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America Is Stuck With the Death Penalty for (At Least) a Generation

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With Justice Anthony Kennedy's retirement, the national fight to abolish capital punishment will have to go local.
When the Supreme Court revived capital punishment in 1976, just four years after de facto abolishing it, the justices effectively took ownership of the American death penalty and all its outcomes. They have spent the decades since then setting its legal and constitutional parameters, supervising its general implementation, sanctioning its use in specific cases, and brushing aside concerns about its many flaws.
That unusual role in the American legal system is about to change. With Justice Anthony Kennedy’s retirement from the court this summer, the Supreme Court will lose a heterodox jurist whose willingness to cross ideological divides made him the deciding factor in many legal battles. In cases involving the Eighth Amendment’s prohibition against cruel and unusual punishment, his judgment often meant the difference between life and death for hundreds of death-row pr…

Indonesia: Convicted Filipina drug mule Mary Jane Veloso pleads for help from Duterte

Mary Jane Veloso
Mary Jane Veloso
"I know you have a good heart. You are a parent as well. Even if my family is poor, I will not be involved in illegal drugs. Even if they put me behind bars. I cannot accept these accusations because I am innocent. I am innocent. I am innocent."

These were the words of Mary Jane Veloso as she begged for the assistance of President Rodrigo Duterte on Thursday through a recorded voice message from her family on July 31.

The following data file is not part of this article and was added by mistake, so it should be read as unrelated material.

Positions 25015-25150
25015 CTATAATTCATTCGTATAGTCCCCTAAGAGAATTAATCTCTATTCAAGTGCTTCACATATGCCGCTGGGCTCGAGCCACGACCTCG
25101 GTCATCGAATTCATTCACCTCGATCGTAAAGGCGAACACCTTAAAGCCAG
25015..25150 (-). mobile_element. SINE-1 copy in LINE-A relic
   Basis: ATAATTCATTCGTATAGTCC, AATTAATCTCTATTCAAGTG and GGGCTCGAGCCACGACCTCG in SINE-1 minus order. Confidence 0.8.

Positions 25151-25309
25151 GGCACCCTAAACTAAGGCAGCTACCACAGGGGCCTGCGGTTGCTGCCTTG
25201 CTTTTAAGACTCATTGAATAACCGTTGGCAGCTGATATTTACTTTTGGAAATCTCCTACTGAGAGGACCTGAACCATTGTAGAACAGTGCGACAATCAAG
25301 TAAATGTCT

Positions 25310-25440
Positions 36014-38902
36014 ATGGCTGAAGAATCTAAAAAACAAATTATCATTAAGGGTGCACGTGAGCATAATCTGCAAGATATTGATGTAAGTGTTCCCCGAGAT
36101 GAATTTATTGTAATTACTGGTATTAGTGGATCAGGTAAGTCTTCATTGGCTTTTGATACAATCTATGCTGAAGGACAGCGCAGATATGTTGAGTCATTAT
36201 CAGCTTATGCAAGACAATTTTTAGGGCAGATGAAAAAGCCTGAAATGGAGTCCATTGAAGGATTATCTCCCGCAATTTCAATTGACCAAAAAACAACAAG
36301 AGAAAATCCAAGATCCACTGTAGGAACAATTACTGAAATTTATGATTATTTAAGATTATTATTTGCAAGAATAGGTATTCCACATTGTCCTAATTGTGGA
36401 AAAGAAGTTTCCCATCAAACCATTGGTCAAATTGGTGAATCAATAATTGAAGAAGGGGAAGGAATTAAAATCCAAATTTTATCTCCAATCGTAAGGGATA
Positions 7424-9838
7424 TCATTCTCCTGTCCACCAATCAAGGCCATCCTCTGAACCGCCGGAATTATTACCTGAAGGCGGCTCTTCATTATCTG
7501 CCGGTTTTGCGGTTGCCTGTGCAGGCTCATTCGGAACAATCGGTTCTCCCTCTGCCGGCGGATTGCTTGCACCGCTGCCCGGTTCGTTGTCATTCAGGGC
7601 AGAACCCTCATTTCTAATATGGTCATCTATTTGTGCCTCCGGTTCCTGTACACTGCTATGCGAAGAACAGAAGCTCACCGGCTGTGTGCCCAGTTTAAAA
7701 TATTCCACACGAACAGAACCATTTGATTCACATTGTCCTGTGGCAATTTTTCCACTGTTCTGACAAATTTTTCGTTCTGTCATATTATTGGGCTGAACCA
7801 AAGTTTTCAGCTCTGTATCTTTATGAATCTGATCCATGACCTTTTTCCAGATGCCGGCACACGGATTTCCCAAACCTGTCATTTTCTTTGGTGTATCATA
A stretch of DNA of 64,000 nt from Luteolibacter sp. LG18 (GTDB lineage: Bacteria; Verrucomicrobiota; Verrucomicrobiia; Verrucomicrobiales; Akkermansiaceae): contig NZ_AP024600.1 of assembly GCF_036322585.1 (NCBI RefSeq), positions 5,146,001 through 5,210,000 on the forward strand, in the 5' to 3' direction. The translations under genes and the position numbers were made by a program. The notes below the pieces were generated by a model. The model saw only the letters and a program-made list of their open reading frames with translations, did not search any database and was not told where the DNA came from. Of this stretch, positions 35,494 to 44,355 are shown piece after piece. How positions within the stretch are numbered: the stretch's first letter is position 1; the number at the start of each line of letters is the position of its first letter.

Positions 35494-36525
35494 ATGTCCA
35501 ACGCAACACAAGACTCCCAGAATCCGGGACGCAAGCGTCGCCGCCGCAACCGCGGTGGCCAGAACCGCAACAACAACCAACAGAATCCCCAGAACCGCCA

The 31-year-old Cabanatuan native is currently on death row in Indonesia on drug trafficking charges. She was scheduled to be executed in April last year but was granted a reprieve following an international outcry to spare her life.

As evidenced by her cracking voice, the sobbing Veloso pleaded for her freedom from the president, who is notorious for his approach in eradicating the illegal drug trade in the country.

"Beloved President of the Philippines. This is Mary Jane," the former domestic helper said in her plea.

"I've been suffering here in Indonesia for too long. I've had to endure a lot in my life and despite being poor, I am a God-fearing person," she said.

The past administration's efforts to bargain for Veloso's freedom have remained futile, and she hopes to be free with Duterte's help.

"You're my only hope, dear President. I know you're the only one who could help me," she said.

"I know a lot of people still believe and support me, but you know it works differently here. I need justice, and I badly need it now. I'm begging you," she further said.

Despite being detained since 2010, Veloso remained hopeful that she would receive pardon for a crime she said she didn't commit.

"Even if many doubt my innocence, God won't forget me. He sees everything I'm doing; He knows I've done no wrong," she said.

The president has yet to release a statement on Veloso's plea.

Source: The Jakarta Post, Sept. 3, 2016

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